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What is the Recommended Age for Children to Compete in Sports

Updated on July 12, 2011

Children who play sports before they are physically and emotionally ready can suffer severe harm. Parents should consider the child's physical development and ability to handle stress when determining the level of competition for which he is ready. This is a difficult determination because every child grows and matures at a different rate. At every age level, guidelines can assist parents in choosing the most appropriate sports activities for a child. These guidelines prevent injuries and help develop a child's confidence and self-esteem.


Infants are certainly not ready for competitive activities. However, at 6 to 7 months of age, infants do begin to operate their leg and body muscles. They begin to use their hands to grasp and release objects. The more opportunities infants have to handle objects the more confident they will become in their ability to use their hands. At 15 months of age, infants enjoy holding and dropping balls.


Unstructured, non-competitive, activities are best for preschoolers. They are now confident in using their arms and feet. They should participate in activities that require arm and leg movement to develop their motor skills. Games that require running are ideal. Tag, where one player must run to touch another player, is a favorite of preschoolers. Kick the can, where players first hide and then run to kick a can, is another popular game.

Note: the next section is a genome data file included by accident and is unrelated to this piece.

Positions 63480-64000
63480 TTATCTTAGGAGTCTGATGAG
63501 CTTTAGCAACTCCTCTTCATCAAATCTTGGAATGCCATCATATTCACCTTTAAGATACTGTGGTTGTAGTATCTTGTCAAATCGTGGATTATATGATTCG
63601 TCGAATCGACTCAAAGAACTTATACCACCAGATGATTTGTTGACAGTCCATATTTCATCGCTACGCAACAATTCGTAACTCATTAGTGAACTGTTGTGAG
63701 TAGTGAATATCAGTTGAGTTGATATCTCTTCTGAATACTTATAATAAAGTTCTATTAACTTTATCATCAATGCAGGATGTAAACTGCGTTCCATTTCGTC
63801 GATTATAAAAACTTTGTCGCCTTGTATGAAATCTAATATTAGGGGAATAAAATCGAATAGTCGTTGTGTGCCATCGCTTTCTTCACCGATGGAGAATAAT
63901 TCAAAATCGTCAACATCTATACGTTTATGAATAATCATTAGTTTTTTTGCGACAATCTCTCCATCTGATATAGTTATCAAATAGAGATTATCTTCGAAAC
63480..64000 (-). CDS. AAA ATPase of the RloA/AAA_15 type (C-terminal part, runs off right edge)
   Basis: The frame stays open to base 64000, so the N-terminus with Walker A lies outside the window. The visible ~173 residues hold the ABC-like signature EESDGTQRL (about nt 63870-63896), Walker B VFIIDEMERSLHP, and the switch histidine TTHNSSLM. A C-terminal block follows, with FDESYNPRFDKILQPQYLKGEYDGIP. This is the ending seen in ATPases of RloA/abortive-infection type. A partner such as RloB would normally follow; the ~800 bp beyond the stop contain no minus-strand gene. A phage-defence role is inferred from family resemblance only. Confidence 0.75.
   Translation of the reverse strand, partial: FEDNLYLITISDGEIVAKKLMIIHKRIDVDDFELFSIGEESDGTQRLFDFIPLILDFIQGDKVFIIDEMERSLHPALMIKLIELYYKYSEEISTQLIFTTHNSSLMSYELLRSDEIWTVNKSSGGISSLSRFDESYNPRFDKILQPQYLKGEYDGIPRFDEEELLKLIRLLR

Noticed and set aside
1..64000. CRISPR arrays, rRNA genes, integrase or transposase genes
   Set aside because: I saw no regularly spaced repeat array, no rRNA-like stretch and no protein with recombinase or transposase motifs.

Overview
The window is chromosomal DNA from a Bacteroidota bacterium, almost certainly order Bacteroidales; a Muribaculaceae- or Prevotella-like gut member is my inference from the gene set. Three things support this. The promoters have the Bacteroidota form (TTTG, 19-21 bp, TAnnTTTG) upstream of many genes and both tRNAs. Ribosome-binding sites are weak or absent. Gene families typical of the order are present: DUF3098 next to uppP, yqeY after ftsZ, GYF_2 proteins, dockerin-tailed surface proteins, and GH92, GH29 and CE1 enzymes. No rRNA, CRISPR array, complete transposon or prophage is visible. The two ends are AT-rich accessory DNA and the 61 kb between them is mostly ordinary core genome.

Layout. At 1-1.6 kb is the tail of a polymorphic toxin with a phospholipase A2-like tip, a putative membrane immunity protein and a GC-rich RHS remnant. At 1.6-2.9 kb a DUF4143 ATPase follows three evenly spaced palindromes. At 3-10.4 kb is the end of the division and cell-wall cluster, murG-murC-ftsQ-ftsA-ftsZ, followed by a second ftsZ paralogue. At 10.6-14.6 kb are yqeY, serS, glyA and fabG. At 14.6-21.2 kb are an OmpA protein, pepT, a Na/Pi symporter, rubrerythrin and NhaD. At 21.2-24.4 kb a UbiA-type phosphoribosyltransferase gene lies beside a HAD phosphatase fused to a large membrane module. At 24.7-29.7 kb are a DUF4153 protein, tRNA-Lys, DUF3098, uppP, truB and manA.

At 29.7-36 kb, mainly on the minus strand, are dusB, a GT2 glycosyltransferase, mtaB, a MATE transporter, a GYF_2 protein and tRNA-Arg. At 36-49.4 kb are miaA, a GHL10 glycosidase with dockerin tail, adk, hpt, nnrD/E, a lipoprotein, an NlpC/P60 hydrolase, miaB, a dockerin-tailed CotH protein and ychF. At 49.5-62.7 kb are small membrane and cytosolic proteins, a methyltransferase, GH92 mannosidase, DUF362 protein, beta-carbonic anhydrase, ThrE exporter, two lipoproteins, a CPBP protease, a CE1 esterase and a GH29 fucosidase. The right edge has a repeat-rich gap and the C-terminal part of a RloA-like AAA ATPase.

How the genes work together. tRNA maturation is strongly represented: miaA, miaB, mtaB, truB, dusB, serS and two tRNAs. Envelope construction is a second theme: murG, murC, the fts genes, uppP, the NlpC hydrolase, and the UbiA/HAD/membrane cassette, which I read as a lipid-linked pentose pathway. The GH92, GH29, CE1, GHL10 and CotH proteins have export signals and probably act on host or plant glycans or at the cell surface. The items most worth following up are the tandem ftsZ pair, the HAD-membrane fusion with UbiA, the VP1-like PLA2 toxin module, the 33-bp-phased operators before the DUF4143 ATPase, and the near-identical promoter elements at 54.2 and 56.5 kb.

Six to Ten Years

Between the ages of 6 to 10, children seek independence. They want to choose their own activities. They should not feel that winning is the primary goal of the sports they choose. If they do, losing may make them feel insecure and even inferior to the children who become the winners of the contest. This is the time for children to learn to lose gracefully and to try to understand the point of view of their competitors. The goals for children at this age should be vigorous exercise and working together with other children. Soccer, T-ball, gymnastics and swimming are appropriate choices.


Consider highly competitive sports for children beginning at age 11. Most children are now physically and emotionally able to absorb intense physical contact and stress. A child's personality, strength, speed and stamina are also important factors. A strong, fast child is likely to excel in football. A child with a high degree of endurance is likely to excel in hockey. If the child is small for his age, choose individual sports like tennis, fencing or wrestling. In these sports, he will compete with children of his own size.


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    • jm72writes profile image


      7 years ago from Missouri

      Great article! I agree that young children should not be competitive and instead should learn about losing gracefully and being a team player. Very good advice.


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